Short Stories All the Time

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... a few of my thoughts about 900, mostly contemporary, short stories.
Showing posts with label Englander. Show all posts
Showing posts with label Englander. Show all posts

26 January, 2013

Nathan Englander, "What We Talk About When We Talk About Anne Frank"

I avoided this story for quite some time because that's my personal tendency when many people make a big deal out of a movie or a book. However, now that it is in the Best American Short Stories, 2012 and a short story discussion group is reading BASS, I acquiesced. Well, I really liked it. The set up is realistic with enough tension to maintain suspense releasing insight about the characters at a nice pace.  When the two couples play the game and the visiting wife, Shoshana, née Lauren, makes a realization about her husband, I was heart broken, not for myself but for her. Her life will never be the same nor will her marriage.

The story is a psychological study into the man who is a Hasidic Jew and when it comes  right down to it, a coward, and now his wife has realized it. Naturally, people of all religions may be brave or not. Maybe he is trying to gain strength through his religion or maybe he has been hiding from himself. Either way, his character is in the open now.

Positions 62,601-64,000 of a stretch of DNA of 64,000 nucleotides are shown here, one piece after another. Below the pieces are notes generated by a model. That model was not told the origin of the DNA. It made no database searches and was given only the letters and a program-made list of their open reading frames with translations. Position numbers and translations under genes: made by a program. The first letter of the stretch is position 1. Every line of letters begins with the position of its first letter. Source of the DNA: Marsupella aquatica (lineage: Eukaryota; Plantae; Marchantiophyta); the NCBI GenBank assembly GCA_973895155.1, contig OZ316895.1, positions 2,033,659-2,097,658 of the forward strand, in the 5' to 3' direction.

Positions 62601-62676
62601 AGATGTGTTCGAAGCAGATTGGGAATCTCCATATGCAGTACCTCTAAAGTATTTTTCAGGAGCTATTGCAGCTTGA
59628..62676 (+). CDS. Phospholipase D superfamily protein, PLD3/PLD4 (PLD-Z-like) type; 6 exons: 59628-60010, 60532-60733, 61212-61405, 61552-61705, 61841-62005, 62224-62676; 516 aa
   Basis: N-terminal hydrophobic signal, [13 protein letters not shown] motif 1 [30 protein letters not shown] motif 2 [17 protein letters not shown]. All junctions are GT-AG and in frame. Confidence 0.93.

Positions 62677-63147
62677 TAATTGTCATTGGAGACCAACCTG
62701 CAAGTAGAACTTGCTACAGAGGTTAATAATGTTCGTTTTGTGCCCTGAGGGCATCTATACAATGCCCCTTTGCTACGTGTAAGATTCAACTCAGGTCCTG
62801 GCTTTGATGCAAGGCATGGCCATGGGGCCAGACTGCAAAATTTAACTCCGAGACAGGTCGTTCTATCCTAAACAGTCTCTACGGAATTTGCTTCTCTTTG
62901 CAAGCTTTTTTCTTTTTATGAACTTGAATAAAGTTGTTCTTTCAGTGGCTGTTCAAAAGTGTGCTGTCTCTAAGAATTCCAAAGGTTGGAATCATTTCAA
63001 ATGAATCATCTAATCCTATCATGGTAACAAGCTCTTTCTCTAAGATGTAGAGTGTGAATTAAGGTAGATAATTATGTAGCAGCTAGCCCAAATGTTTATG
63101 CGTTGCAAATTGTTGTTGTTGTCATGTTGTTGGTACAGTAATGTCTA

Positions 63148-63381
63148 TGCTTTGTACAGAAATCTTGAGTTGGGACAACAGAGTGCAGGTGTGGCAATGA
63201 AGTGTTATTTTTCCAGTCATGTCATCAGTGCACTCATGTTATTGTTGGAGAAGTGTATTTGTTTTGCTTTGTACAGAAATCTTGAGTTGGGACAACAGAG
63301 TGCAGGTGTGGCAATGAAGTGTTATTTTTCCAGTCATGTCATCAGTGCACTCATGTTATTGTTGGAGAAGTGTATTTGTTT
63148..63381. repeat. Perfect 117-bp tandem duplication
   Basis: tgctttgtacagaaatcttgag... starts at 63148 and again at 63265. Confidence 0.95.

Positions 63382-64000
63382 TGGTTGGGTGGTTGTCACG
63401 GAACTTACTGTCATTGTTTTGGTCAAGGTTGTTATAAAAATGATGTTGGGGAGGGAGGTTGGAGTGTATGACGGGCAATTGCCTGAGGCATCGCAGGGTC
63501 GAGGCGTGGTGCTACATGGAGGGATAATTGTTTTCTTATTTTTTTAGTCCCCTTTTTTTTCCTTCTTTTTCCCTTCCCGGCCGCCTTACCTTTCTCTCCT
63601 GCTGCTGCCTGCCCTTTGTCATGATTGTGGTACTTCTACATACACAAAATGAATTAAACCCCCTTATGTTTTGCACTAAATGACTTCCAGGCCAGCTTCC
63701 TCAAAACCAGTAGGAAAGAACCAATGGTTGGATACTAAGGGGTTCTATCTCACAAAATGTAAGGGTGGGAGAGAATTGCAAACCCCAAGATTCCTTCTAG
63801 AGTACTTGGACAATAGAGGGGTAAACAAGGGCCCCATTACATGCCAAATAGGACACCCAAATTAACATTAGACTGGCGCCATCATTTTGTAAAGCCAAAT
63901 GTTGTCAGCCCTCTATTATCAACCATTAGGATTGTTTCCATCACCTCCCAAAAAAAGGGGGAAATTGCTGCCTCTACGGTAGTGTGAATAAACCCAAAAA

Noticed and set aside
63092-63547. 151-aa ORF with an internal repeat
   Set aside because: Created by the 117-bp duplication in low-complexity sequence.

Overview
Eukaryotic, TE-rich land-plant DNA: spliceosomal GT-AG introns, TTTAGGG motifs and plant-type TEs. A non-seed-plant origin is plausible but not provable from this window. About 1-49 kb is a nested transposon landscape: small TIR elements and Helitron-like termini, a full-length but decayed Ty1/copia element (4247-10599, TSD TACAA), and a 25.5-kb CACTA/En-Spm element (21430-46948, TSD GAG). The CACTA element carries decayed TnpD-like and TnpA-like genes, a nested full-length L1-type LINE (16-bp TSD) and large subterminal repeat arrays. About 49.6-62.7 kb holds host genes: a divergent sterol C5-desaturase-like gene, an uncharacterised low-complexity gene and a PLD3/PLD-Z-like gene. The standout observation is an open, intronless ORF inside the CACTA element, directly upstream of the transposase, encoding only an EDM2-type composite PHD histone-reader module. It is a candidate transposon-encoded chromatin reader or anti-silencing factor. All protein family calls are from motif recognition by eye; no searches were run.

The story also touches on political events of the day as well, for example, the Israeli occupation, the Mormon's baptizing of Jews. Evidently sometimes Mormons perform a proxy baptism which I have read is against church policy unless it is a relative.

The story was first published in the New Yorker in 2011. It is told in first person POV and present tense. The narrator is the husband of the host wife, Deb.

LINKS:

Nathan Englander's web page

19 August, 2012

Nathan Englander, "Free Fruit for Young Widows"

I didn't blog about this story the first time I read it because it had annoyed me. I felt like it was too much  telling and too much trying to beat the reader over the head about philosophical issues of murder and when and how context changes the examination of an issue.

But I listened to it on Selected Shorts last night and I've almost changed my mind. The story does try too hard to make its point, "Because to a story there is context." But it is a touching story and well told. And, the story is also about telling stories so I suppose telling is fitting with the theme.

I wish I would have felt that I knew Etgar as his own person more. He only feels, to me, as a vehicle to ask questions. I never got the sense of him as a young boy.

"Free Fruit for Young Widows" was first published in The New Yorker and subsequently selected for inclusion in The Best American Short Stories, 2011.

LINKS:
Nathan Englander's web site
Guardian book page discussing Frank O'Connor Award